No Such Thing as

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The world of public records is a fascinating pool of never-ending disputes. After reading about some of the wars raging on the government arena, it's clear why the President is not allowed to text or e-mail. It's too much trouble.

This story focuses on the situation in North Carolina. There, government employees are unhappy with local journalists' efforts to get access to e-mail sent and received by all county and state elected and appointed officials. Why are they upset? Everyone agrees that all e-mail sent and received by government officials is
public records. Well, the people behind the government think the paper should mind its business, because, like any other employee, they have used work e-mail server for personal e-mail.

The issue here is whether those using a government agency's e-mail system should be allowed to decide which e-mail is personal and which concerns government business. Apparently, the North Carolina School of Government advises local governments to do so at their discretion.

The state's Press Association strongly disagrees. They have proof that the honor system doesn't work. A similar e-mail investigation by a local paper has led to the resignation of several top officials from NC's former Governor Easley's office. Lesson learned: employees who have screwed up some major project might take it very personally, but so do the taxpayers who have paid for their mistakes. They would very much like to see that "personal" e-mail as part of public records.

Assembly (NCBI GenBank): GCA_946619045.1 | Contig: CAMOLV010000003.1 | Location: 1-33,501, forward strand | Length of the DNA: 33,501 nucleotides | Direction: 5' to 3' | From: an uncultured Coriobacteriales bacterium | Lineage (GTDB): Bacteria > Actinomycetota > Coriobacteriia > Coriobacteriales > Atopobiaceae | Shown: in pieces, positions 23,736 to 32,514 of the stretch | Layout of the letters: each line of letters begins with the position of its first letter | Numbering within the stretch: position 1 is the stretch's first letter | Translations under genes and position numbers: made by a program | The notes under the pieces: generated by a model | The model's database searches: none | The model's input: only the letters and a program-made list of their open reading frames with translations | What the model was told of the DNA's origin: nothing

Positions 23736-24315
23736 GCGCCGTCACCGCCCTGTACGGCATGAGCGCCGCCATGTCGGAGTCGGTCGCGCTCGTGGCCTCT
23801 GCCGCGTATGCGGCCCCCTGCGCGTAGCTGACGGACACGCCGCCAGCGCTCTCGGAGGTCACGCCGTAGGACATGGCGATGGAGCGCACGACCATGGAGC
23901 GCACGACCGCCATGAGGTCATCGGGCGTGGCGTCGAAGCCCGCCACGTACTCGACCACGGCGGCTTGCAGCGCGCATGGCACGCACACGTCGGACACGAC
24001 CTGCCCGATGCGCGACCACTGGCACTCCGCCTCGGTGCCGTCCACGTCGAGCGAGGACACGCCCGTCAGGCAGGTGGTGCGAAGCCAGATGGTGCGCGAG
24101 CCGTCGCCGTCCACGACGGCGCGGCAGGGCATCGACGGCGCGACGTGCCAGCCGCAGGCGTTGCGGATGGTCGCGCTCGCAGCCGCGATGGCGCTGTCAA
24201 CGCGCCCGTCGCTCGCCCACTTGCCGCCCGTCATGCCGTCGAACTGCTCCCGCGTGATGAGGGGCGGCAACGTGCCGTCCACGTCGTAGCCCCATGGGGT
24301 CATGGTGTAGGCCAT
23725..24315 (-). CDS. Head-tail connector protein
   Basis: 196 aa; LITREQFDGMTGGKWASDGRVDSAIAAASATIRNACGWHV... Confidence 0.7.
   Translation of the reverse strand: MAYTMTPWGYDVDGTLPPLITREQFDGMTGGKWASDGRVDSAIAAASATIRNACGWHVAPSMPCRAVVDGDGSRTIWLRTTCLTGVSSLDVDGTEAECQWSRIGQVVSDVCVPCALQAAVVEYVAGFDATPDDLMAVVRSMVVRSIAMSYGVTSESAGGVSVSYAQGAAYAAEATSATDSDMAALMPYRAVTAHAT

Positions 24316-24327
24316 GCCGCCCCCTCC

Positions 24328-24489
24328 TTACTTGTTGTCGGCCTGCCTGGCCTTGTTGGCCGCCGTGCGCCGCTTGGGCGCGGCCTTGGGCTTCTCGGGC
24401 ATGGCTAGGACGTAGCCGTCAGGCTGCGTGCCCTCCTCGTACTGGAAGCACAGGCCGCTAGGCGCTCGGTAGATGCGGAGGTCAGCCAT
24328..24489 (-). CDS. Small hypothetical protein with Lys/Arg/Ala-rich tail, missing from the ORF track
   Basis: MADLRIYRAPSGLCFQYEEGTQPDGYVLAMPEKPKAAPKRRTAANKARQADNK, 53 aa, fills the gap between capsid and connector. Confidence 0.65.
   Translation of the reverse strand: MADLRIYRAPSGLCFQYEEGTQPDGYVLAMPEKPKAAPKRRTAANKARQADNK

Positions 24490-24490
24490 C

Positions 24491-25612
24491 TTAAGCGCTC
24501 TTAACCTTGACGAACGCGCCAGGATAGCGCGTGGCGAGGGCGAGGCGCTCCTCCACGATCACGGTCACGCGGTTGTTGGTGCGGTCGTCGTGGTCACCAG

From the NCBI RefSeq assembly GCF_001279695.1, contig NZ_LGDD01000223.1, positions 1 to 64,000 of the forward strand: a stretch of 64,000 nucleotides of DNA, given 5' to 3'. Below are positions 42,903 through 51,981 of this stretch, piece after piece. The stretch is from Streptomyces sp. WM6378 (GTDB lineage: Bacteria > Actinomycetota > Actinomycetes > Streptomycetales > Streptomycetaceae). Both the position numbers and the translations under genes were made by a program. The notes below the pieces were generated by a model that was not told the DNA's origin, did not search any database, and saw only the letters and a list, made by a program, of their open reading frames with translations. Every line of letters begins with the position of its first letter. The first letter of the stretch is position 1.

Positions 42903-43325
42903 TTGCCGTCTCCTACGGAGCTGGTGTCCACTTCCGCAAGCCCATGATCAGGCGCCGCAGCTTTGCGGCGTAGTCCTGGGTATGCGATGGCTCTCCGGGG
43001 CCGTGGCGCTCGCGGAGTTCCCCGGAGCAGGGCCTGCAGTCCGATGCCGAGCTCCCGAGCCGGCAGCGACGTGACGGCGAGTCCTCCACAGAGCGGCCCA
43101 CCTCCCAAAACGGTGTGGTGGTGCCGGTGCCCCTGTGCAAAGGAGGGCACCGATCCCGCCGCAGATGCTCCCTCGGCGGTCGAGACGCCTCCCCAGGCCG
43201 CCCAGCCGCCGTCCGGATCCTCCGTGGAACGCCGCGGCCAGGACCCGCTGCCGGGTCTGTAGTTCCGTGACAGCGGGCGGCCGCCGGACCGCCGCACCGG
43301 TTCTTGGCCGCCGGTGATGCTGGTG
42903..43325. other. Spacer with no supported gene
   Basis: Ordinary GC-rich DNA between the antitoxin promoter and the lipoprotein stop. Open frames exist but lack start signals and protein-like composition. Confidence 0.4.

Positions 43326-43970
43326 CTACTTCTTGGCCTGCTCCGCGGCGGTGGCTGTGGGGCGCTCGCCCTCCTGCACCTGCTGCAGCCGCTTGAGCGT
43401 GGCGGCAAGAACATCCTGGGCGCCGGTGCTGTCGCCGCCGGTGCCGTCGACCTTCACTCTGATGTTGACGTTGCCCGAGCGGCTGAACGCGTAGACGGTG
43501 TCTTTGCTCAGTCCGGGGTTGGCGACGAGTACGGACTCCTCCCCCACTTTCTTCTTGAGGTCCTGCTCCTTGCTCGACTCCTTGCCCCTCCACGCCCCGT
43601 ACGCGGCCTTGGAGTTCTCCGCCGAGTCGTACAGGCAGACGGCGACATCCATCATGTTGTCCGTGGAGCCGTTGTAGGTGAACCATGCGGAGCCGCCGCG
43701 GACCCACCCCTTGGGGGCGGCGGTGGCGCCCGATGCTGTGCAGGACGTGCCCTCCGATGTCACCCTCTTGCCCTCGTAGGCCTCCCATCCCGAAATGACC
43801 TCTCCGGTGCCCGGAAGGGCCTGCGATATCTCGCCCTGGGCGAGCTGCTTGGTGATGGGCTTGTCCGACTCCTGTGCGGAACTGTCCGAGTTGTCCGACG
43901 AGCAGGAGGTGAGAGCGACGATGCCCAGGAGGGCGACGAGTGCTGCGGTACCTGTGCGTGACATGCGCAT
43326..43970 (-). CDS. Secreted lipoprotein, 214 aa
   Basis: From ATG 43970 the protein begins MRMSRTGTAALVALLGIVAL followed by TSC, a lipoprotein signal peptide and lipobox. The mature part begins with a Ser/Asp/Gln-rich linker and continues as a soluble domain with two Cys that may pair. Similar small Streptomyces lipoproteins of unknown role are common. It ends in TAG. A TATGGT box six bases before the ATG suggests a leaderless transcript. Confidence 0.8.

The law states that documents created in the course of doing public business are open for public inspection; it does not define "personal" or "confidential" or specify such records exempt from inclusion in public records. Clearly, if you send the e-mail from a government server, expect it to be subject to public scrutiny. It's simple, really: learn to use your private e-mail account for personal correspondence; it's what's expected from private-sector employees. However, remember that the law also says e-mail related to public affairs sent from private accounts is still a part of public records.

The NC Press association feels that tracking government officials' e-mail has become one of the most effective methods for the public to fully understand the decision process of public officials. The public records law established a process that helps us hold government officials accountable. The issue of "private" email is a giant loophole in that law. In other words, if you are a government employee, remember: your business is our business.

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